Antoine Bourdelle (October 30, 1861 - October 1, 1929) was a French sculptor and teacher.
Born Émile Antoine Bourdelle at Montauban, Tarn-et-Garonne, France. He left school at the age of 13 to work as a wood carver in his father's cabinet making shop. He learned drawing with the founder of the Ingres Museum in Montauban, then sculpture at the art school in Toulouse. At the age of 24 he won a scholarship to the École des Beaux-Arts in Paris.
In 1888 he did his first sculptures of Beethoven, producing authoritative work with an emphasis on order, the spirit of geometry, construction and invention. He became one of the pioneers of 20th century monumental sculpture. Auguste Rodin became a great admirer of his work and in 1893 Antoine Bourdelle joined Rodin as his assistant where he soon became a popular teacher, both there and at his own studio where many future prominient artists attended his classes, so that his influence on sculpture was considerable. Students came from around the world to study under Antoine Bourdelle such as:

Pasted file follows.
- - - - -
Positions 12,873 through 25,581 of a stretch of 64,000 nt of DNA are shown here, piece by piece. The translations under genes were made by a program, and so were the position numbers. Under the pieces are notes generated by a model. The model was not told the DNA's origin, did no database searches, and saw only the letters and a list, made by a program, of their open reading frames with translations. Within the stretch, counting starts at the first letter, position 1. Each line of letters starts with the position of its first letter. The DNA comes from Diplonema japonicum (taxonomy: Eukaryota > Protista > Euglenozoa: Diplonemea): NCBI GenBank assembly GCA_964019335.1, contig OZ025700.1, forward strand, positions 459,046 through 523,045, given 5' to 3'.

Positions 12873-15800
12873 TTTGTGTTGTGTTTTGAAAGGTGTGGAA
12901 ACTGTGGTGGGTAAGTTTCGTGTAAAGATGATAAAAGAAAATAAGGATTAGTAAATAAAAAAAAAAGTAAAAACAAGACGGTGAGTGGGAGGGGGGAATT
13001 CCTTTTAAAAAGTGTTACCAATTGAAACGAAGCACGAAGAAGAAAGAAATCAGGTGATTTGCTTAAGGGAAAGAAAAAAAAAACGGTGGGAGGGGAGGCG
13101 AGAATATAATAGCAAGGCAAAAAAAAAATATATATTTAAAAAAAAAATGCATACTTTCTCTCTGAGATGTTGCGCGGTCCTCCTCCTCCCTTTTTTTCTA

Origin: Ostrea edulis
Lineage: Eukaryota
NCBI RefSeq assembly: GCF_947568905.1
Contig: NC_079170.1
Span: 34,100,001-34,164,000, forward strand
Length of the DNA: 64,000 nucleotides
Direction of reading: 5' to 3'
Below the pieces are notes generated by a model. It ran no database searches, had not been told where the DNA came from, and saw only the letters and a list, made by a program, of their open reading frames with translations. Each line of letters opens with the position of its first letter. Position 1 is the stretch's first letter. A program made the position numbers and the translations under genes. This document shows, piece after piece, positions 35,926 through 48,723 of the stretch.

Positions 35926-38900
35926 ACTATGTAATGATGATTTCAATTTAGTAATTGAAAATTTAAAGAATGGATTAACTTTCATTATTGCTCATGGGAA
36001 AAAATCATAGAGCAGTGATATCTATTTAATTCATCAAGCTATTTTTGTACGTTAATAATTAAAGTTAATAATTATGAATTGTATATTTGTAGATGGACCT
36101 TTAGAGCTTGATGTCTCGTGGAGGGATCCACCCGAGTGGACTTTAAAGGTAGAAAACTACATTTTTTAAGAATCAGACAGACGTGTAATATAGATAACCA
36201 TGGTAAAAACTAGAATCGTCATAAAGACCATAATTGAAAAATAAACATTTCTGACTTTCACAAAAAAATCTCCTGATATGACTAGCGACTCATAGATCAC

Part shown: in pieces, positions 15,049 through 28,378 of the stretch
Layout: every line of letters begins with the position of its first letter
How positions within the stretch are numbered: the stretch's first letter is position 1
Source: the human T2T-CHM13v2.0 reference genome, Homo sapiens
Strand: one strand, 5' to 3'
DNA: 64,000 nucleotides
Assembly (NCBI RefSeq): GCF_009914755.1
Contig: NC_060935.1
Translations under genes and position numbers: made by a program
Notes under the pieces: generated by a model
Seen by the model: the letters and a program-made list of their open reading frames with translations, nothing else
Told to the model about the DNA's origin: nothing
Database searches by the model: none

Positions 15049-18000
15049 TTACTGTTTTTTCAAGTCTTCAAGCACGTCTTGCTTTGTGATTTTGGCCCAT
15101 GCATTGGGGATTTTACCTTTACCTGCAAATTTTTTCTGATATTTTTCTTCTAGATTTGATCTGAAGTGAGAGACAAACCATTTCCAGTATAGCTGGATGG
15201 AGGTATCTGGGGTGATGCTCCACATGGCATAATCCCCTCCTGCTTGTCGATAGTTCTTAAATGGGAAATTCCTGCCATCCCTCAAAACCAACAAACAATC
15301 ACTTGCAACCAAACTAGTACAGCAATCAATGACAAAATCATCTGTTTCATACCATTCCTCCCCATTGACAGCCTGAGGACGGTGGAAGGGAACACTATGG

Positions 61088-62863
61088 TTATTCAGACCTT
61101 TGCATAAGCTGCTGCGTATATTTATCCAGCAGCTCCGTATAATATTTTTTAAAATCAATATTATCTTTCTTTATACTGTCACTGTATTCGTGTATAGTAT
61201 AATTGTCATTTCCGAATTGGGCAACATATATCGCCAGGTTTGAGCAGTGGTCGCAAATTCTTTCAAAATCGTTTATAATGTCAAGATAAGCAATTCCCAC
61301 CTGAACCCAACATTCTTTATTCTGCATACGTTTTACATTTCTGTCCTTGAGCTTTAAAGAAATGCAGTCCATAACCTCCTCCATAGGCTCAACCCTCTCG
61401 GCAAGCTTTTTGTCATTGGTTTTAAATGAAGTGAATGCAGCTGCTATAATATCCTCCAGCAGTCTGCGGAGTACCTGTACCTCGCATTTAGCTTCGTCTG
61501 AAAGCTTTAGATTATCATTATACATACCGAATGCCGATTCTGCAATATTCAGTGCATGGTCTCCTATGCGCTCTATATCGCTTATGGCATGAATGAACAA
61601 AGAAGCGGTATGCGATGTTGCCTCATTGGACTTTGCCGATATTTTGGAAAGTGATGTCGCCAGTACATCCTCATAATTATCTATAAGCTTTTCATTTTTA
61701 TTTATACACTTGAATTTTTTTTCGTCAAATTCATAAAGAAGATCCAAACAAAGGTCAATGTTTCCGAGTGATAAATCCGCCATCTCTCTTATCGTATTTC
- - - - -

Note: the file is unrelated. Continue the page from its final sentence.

Thanassis Apartis, Greece
Alberto Giacometti, Switzerland
Angela Gregory, United States
Otto Gutfreund, Czech Republic
Bror Hjorth, Sweden
Raoul Josset, France
Emile Lahner, Hungary
Aristide Maillol, France
Vadym Meller, Ukraine
Bencho Obreshkov, Bulgaria
Germaine Richier, France
Maria Elena Vieira da Silva, Portugal
Helen Wilson, United States
Teodors Zalkalns, Latvia
During his last years, Bourdelle received several commissions for monuments. He was a founder and vice-president of the Paris Salon des Tuileries, and in 1924 became a commander of the Legion of Honor.
Antoine Bourdelle died at Le Vesinet, near Paris, on October 1, 1929 and was interred in the Cimetière du Montparnasse, Paris, France.
Today, at 18 rue Antoine Bourdelle, the Musée Antoine Bourdelle sits amidst brick houses in a small street between the Gare Montparnasse and the offices of the famous French newspaper Le Monde. The museum consists of Bourdelle's house, studio and garden where he worked from 1884 to 1929.